Estate administration is the procedure during which the estate of a person who has recently died is maintained and divided among his or her heirs or beneficiaries. This normally happens according to the instructions in a will, but in case there is no will, there are laws regulating that situation, as well.

If the decedent has made a will in Plain, Utah, the process will play out according to the instructions mentioned in the will.

Normally, wills assign an executor who is responsible for overseeing the administration of the estate, and seeing that its provisions are carried out, to the extent possible.

The executor is normally whoever stands to acquire the most money or property if the will is given effect, since that is the person who likely has the most incentive to do their part in seeing that the probate process plays out to completion.

What if The Will Does Not Name an Executor?

If a Plain, Utah will does not assign anyone to serve as executor, or there is no will, the court has to choose someone to fill that role.

This is most commonly the person who would inherit most under the will, or under the intestacy scheme of Utah. Intestacy is when a person dies without having made a will, or if a will turns out to be invalid. The intestacy laws of each state govern how property is distributed in such a situation. In most states, it simply goes to the closest living relative.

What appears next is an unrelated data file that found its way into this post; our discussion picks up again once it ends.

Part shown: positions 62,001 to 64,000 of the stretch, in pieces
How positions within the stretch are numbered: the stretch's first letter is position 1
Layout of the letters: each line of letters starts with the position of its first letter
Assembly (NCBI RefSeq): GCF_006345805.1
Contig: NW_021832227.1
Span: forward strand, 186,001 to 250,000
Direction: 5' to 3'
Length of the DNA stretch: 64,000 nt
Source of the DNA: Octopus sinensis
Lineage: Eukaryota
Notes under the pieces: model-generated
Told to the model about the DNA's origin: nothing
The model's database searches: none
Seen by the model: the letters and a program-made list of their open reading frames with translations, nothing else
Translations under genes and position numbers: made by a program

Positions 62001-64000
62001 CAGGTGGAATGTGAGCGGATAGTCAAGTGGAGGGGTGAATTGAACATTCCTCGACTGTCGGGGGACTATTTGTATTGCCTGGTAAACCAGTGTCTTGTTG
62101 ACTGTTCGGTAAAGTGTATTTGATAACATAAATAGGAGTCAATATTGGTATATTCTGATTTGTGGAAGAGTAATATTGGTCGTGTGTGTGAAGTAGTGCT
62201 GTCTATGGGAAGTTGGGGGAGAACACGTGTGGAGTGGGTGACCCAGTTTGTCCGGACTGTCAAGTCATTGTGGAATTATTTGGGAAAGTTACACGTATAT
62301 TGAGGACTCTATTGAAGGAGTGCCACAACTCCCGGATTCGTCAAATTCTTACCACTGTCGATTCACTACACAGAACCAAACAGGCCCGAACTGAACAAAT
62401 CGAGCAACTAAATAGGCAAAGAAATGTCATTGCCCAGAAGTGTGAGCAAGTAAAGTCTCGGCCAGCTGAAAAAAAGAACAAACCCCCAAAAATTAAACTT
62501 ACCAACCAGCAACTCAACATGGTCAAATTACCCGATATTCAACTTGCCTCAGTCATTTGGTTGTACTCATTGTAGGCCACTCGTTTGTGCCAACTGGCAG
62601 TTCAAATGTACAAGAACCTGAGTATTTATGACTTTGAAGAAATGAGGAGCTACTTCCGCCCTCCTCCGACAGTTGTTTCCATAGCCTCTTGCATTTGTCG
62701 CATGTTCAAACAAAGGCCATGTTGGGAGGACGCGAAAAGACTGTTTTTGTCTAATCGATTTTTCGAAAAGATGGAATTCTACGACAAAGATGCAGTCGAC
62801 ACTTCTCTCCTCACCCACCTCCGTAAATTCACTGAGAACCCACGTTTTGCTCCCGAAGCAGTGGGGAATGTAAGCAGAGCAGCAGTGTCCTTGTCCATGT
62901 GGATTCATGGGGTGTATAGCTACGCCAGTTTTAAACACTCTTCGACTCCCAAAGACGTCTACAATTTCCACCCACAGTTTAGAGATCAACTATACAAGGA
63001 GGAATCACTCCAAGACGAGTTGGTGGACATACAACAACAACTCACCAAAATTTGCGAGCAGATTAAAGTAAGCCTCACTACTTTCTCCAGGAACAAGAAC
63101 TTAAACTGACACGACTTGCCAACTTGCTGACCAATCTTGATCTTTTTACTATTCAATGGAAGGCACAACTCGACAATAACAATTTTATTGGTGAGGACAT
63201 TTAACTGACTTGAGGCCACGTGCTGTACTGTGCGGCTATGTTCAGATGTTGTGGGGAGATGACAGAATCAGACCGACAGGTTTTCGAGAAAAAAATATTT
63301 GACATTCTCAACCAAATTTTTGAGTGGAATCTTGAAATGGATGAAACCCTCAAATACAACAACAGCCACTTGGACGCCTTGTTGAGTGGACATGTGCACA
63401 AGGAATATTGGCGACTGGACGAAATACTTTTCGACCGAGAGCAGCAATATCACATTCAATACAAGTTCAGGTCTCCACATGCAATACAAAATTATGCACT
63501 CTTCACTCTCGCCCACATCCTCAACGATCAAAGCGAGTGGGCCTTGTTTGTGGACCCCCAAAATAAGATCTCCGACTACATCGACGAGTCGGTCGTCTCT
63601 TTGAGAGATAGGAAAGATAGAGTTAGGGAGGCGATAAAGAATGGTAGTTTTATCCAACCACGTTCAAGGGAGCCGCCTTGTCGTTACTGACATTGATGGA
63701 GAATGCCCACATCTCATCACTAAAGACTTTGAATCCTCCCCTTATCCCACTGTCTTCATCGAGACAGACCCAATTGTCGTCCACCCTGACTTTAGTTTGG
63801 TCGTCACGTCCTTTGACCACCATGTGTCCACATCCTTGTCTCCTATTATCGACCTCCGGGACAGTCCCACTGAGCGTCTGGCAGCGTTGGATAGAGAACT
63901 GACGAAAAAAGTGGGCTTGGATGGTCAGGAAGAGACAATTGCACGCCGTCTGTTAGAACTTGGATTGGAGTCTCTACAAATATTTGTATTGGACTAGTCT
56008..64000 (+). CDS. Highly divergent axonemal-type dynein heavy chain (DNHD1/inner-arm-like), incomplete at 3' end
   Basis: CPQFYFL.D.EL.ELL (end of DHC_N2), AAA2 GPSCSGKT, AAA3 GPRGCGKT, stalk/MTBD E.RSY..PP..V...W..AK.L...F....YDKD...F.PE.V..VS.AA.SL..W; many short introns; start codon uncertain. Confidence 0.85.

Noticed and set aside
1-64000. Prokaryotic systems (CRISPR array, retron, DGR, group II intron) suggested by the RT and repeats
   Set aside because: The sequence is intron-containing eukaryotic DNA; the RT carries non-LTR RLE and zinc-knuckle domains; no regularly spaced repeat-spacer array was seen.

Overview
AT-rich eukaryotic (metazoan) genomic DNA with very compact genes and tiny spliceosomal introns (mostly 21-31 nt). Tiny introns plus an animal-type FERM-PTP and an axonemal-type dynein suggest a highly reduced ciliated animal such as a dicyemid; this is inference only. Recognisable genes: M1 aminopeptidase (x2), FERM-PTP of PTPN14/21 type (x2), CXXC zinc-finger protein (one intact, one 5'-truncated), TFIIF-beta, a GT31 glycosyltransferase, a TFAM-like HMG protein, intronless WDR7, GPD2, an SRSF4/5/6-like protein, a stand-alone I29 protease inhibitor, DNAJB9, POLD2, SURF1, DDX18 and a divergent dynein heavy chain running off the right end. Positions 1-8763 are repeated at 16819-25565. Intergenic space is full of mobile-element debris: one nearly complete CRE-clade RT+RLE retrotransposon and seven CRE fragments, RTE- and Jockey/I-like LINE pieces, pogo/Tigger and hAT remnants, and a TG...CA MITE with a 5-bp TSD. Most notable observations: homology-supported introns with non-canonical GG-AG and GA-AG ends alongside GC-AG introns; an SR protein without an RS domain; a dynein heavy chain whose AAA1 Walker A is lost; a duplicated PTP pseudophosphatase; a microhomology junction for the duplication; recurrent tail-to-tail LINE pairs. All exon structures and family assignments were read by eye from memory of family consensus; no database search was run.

If no executor is named in the will, anyone with a share in the will can apply to the court in Plain, Utah to be the executor of the estate, if they wish.

Whoever is assigned to serve as executor, it is their job to act as the representative of the estate. Among other jobs, they have to account for the decedent's debts and assets, and inform any beneficiaries who might be unaware of the situation.

Can a Plain, Utah Estate Administration Attorney Help?

Some people are surprised when they find out they've been named the executor of a relative's estate. The responsibilities can seem daunting, but with the help of a seasoned Plain, Utah attorney, the process almost always goes pretty smoothly.